At least 1.6 percent of Americans, and possibly as many as 5.1 percent, have experienced anaphylaxis, the potentially life-threatening allergic reaction, according to the first extensive study of the condition’s prevalence.
Dr. Robert Wood, the lead author on the study, published in the Journal of Allergy and Clinical Immunology, says that anaphylaxis used to be considered rare but with this study’s results, it’s clear that these serious reactions are now common. “If you were to go to a gathering of 100 people, you would have at least three to four who have a history of anaphylaxis and that’s pretty remarkable,” he said in an inteview with Allergic Living.
Wood, the chief of pediatric allergy and immunology at Johns Hopkins Children’s Center, says of the 1.6 percent estimate: “it’s almost certainly higher than that; we just did not feel comfortable on being specific on how much higher it is.”
The study, called Anaphylaxis in America: The Prevalence and Characteristics of Anaphylaxis in the United States, was developed by the Asthma and Allergy Foundation of America (AAFA). It is based on two surveys: one of 1,000 adults in the general population and the other of 1,059 patients with diagnosed allergies to foods, medication, insect stings and latex.
The prevalence statistics were drawn from public survey, and the 1.6 percent statistic was based on the strictest criteria for “very likely anaphylaxis”. The respondents, all adults, had to have experienced a reaction that involved: at least two organ systems including either cardiovascular and/or respiratory symptoms; a trip to the hospital; and a feeling that life was in danger.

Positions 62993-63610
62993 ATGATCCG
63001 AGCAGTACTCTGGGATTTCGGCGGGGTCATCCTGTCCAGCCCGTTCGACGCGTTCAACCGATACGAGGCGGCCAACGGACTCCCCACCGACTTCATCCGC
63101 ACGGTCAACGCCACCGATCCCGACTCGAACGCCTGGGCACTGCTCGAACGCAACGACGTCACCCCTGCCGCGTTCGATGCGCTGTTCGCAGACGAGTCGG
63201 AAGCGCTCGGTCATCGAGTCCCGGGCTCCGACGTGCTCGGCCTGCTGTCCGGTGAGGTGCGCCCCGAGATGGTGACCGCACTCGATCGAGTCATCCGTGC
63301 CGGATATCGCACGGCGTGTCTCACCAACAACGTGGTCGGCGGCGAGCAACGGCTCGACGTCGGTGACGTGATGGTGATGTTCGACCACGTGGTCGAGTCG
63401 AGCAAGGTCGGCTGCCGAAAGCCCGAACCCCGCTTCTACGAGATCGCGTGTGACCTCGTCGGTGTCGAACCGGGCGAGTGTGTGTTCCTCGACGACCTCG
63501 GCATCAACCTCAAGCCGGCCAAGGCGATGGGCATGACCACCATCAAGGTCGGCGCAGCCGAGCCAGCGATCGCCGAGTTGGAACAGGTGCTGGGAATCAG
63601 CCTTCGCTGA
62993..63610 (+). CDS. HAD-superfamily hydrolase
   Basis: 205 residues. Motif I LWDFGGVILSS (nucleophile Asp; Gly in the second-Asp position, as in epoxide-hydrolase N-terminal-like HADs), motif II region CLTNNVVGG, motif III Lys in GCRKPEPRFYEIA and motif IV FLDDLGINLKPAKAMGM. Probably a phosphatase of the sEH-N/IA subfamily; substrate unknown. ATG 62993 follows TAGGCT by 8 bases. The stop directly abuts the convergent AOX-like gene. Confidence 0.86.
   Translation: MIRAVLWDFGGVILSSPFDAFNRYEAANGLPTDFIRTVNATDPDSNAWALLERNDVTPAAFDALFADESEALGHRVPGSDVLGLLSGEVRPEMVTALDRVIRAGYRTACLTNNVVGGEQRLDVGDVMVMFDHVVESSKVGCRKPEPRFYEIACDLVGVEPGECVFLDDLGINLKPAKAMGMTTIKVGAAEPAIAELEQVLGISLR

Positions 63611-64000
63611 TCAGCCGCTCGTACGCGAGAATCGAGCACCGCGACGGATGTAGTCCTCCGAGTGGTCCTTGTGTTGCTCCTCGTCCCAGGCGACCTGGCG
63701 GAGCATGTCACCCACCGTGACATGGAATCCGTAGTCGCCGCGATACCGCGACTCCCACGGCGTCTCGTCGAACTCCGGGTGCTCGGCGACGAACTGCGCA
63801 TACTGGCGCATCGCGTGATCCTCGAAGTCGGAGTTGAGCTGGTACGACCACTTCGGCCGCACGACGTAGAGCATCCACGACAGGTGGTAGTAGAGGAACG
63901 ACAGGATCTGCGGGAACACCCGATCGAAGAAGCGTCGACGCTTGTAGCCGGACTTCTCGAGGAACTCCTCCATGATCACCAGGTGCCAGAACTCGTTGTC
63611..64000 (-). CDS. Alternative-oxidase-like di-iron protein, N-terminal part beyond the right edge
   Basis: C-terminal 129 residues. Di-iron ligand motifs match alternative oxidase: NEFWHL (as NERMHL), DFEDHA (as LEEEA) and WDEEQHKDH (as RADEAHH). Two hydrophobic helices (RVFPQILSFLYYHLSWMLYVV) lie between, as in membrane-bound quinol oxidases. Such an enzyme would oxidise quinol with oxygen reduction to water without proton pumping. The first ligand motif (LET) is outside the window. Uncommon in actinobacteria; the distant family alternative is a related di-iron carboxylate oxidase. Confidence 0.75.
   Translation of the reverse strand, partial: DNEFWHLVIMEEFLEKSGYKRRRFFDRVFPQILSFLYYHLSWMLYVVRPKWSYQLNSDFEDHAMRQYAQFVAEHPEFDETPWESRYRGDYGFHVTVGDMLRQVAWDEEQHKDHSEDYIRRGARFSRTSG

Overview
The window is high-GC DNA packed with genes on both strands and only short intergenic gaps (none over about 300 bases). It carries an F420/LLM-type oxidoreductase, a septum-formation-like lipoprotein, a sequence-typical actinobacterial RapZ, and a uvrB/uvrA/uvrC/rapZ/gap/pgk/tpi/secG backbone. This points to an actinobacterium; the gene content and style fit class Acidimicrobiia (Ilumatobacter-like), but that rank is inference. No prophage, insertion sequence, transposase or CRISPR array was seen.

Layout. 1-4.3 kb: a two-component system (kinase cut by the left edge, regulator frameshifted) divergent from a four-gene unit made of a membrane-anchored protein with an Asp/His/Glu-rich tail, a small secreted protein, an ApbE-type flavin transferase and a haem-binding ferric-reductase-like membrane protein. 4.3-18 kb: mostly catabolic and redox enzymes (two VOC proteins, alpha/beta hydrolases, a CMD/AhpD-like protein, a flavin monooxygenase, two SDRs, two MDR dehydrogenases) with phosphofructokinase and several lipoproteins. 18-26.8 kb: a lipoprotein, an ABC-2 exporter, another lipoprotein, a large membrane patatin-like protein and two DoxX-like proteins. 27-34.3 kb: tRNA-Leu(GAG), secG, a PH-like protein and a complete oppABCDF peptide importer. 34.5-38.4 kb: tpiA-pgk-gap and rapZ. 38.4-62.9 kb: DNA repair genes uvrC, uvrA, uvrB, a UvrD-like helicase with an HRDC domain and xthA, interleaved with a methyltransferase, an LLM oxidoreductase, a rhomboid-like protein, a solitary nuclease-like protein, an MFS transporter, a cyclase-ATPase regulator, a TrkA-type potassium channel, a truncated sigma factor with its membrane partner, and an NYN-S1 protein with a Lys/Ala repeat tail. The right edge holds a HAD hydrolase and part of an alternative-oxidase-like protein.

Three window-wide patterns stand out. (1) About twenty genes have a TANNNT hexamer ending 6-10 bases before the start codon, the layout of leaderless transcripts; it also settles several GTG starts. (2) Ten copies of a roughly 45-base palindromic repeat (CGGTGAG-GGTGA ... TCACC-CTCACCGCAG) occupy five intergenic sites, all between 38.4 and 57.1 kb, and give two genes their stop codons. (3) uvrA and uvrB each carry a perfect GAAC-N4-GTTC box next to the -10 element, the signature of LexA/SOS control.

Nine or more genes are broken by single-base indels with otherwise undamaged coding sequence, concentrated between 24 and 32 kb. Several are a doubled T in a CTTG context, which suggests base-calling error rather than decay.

The 5.1 percent group was considered have had “probable anaphylaxis” – a reaction that involved two or more organ systems with cardiovascular or respiratory symptoms.
The findings on anaphylaxis symptoms were similar for both the public and patient surveys, with respiratory distress, skin reactions and swelling of the eyes, lips and tongue as the most frequently cited.
While the AAFA study finds anaphylaxis a fairly common occurrence, it also highlights a disturbing trend of patients either failing to own an auto-injector, or failing to use one when needed. Sixty percent of those who reported two or more anaphylactic reactions did not currently own an auto-injector.
“We think there are patients who leave the emergency room with a prescription in hand, who decide not to fill it,” says Wood. “And we think there are at least as large number who have actually had a prescription at some point but have decided not to maintain one over time.”
He hopes that through drawing attention to the magnitude of anaphylaxis as a health issue, “this gives a big impetus to a larger public health initiative that would focus on education both for the consumer and the health-care provider.”
See also: AAFA’s media release on the study.